A variety of hanger and fastener systems are available to install mineral wool behind metal panel façades. In buildings featuring masonry façades, mineral wool can be friction-fitted between the wall ties in a grid system or secured with a clip to secure directly onto a masonry wall tie. Owens Corning has developed an attachment guide that illustrates and explains how insulation products are installed in the wall and how they interact with other attachment mechanisms holding the cladding on the wall.
When specifying insulation, it is critical to select the compressive strength that corresponds with the requirements of the wall assembly. The insulating material must be able to hold the compression for the system to work. Specifying too high of a compressive strength may result in unnecessary cost, while specifying too low of a compressive strength could potentially cause a cladding system failure.
This fall, Owens Corning Thermafiber is expanding the compressive strengths available in its mineral wool portfolio. The patent-pending technology behind these products is enabling lighter-weight products to deliver mechanical performance exceeding that of higher weight/higher density products. The innovation was inspired by building science that shows greater density does not necessarily correlate to improved mechanical performance. For example, the new products allow an 8-pound per cubic foot product to deliver higher compressive strength and better thermal performance than an 11-pound per cubic foot product—effectively delivering a 25 percent reduction in weight. As contractors consider the movement of product up scaffolding and in transport, the lighter weight products also mean lighter loads for their crews.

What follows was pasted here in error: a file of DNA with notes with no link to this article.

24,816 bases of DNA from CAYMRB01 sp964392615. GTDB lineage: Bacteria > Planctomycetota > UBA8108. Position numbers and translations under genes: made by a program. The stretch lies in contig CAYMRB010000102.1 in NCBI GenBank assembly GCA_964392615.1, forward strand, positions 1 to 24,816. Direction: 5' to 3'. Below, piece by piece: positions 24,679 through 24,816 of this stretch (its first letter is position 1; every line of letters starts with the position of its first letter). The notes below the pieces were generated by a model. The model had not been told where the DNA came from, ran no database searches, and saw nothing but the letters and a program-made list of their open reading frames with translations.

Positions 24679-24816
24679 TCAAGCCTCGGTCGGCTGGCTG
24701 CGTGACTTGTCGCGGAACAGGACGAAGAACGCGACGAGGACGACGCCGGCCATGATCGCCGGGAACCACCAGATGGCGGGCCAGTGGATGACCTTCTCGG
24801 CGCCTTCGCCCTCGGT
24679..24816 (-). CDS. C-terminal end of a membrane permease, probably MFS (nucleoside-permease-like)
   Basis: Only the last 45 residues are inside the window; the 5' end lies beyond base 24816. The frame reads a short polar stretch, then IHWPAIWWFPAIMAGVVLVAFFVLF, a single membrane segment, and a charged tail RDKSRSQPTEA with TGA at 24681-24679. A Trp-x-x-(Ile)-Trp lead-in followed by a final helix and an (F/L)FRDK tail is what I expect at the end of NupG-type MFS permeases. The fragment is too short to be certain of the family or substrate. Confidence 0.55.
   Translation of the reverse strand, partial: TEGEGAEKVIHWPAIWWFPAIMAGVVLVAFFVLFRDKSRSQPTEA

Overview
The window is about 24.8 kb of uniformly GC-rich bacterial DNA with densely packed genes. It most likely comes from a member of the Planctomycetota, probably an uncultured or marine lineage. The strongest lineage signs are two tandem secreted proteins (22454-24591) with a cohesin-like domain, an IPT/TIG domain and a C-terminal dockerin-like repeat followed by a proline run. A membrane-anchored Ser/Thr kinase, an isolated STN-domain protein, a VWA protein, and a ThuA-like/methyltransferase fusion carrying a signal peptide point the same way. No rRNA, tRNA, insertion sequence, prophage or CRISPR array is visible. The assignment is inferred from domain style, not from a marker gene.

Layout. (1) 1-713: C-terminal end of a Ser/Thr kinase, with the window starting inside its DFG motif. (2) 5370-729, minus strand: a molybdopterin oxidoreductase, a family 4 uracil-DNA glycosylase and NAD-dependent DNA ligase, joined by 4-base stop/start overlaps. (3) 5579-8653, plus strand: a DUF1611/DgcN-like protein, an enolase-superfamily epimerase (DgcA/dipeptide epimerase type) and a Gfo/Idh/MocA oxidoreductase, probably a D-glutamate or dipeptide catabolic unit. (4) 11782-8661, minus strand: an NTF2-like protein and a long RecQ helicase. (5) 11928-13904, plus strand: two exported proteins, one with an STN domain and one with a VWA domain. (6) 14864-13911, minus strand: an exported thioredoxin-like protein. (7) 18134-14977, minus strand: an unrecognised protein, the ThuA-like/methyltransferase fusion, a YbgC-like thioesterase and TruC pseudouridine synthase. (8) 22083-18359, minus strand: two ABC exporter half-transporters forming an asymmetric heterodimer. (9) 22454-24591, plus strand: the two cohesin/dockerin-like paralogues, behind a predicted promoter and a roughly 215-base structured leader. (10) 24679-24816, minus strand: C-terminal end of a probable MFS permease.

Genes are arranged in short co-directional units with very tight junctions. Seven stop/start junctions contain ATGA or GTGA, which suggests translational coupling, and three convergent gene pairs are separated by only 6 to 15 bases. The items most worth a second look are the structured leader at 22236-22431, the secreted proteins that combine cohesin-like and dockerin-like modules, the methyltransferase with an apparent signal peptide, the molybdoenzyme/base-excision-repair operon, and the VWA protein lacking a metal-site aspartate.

Wrapping it all up, used as a continuous insulation, mineral wool delivers a number of performance benefits across the building enclosure. When architects and specifiers evaluate continuous insulation options in context with building design and construction site considerations, mineral wool can not only meet more stringent codes but deliver important performance benefits.